Former Secretary of State Madeleine Albright wants you to know: Fascism didn't die with Hitler and Mussolini.
On April 26, Albright—the brooch-wearing, politics-dominating boss—will be at Revolution Hall with her new book Fascism: A Warning to speak about the historical threats to democracy that we are on course for repeating.
Albright, who grew up in Prague during World War II and in '96 was nominated by then-President Bill Clinton to Secretary of State, defines a fascist as, "someone who claims to speak for a whole nation or group, is utterly unconcerned with the rights of others, and is willing to use violence and whatever other means are necessary to achieve the goals he or she might have."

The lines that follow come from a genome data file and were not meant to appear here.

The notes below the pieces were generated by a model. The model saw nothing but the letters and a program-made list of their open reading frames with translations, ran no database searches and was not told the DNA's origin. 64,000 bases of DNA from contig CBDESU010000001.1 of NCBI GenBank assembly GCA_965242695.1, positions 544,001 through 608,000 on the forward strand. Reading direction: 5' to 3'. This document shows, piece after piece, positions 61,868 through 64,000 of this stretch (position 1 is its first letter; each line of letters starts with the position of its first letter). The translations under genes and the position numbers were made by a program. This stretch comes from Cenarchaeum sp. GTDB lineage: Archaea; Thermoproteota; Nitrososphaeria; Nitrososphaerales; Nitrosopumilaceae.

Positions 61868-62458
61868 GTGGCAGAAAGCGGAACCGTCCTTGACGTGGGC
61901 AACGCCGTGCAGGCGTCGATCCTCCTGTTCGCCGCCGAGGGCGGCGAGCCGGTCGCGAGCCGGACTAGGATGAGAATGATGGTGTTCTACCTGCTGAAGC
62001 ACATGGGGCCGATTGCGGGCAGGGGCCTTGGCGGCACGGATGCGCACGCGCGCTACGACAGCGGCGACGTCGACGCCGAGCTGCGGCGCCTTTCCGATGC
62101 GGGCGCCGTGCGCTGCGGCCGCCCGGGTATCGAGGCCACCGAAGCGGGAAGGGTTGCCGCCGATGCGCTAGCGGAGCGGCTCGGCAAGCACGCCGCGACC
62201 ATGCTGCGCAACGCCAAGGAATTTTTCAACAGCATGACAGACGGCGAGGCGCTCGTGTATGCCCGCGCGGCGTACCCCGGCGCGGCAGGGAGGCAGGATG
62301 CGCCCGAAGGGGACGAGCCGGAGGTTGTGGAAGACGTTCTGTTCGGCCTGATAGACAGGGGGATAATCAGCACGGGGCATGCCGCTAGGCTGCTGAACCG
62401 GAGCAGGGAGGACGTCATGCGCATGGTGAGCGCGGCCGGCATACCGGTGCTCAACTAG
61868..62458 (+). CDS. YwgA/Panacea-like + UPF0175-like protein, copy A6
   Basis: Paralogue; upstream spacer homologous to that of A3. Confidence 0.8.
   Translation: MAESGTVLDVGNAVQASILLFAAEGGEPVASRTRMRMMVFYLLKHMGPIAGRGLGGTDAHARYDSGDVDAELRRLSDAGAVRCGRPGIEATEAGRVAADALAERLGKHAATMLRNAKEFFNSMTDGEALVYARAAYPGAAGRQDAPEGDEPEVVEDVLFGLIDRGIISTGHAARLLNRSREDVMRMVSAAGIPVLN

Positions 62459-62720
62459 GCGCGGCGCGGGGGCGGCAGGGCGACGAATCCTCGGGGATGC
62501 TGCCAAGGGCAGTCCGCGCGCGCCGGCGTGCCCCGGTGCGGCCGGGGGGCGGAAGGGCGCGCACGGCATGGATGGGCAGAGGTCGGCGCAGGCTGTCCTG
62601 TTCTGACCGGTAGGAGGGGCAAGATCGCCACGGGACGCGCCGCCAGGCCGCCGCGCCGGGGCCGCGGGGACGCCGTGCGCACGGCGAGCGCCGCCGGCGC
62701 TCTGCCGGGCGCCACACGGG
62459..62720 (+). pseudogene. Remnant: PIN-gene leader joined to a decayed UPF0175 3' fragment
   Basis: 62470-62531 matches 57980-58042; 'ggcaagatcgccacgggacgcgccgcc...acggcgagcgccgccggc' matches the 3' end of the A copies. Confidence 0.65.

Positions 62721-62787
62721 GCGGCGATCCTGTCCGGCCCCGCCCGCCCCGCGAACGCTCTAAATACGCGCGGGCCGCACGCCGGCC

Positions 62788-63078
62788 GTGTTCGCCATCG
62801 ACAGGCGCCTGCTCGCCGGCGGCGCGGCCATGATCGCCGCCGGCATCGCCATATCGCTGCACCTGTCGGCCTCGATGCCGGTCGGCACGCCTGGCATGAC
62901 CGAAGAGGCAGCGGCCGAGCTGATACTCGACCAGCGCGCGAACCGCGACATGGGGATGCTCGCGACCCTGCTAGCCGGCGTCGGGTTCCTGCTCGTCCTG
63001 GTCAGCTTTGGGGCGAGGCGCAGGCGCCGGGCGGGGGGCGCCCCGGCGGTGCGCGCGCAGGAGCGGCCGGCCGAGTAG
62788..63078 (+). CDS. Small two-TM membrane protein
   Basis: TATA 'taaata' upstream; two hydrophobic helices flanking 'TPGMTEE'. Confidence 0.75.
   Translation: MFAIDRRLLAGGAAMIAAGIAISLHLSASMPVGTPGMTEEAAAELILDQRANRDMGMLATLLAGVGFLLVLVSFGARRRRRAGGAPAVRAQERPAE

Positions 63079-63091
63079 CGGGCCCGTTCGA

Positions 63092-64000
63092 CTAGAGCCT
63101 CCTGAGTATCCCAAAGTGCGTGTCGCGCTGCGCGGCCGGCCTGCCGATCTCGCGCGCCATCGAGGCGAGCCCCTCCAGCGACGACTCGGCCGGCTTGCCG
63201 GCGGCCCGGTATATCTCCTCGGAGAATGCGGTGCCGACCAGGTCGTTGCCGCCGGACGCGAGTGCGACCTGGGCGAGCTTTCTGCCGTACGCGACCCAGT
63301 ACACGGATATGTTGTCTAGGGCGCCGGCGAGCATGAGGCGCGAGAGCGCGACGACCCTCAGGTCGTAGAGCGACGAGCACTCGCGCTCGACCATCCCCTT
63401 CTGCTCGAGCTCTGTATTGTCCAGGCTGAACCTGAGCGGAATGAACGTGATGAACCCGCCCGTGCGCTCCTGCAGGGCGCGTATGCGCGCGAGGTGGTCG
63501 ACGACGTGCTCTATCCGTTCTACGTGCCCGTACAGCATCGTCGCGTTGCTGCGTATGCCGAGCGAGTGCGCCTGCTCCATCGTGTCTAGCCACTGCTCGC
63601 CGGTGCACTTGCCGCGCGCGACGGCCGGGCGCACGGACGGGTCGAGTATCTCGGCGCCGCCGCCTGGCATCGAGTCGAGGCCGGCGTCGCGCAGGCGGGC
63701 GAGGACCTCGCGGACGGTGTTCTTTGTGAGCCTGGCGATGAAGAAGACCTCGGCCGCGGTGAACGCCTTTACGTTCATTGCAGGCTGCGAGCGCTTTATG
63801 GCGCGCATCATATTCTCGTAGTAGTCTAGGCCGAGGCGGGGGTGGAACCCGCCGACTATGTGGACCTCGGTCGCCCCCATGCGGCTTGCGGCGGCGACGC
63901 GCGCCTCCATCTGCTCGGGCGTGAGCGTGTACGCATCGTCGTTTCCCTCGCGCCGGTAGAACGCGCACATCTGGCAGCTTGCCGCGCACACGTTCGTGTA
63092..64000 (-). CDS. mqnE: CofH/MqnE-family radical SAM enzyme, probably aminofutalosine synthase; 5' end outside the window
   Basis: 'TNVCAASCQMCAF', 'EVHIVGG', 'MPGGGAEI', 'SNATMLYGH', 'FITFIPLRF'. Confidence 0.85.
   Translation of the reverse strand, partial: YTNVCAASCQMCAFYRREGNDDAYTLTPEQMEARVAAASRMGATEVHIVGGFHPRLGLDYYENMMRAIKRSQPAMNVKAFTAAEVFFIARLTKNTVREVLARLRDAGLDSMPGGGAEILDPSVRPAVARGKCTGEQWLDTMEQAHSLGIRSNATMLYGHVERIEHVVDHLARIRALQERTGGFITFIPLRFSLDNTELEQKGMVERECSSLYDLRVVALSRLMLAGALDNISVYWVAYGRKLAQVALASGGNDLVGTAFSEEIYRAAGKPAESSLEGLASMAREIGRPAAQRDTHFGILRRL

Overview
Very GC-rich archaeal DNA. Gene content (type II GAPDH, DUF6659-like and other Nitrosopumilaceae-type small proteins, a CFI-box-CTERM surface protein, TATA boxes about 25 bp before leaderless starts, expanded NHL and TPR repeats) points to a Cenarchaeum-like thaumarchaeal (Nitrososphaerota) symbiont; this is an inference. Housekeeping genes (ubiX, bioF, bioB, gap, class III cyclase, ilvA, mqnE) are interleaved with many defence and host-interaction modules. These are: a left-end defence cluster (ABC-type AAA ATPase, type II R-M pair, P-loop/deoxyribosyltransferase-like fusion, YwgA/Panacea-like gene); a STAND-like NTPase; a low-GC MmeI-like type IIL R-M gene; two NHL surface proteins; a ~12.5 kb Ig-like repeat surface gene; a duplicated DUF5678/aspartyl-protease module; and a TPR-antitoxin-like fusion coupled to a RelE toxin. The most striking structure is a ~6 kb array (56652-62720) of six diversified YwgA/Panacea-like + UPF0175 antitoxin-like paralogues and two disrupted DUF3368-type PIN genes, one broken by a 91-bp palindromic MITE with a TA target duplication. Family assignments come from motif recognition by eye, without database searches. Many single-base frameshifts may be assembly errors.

Her new book examines the 20th century struggle between democracy and fascism, and the ways in which the momentum toward democracy the world experienced with the fall of the Berlin Wall has reversed.
Fascism: A Warning, is more than just a history lesson, though. Albright is also calling for greater widespread understanding of the tragic errors of the past so that we might save ourselves from repeating them.
Tickets to see Albright, the highest-ranking female in U.S. government's history, go on sale Friday, March 9—but International Women's Day is a pretty good day to plan your purchase.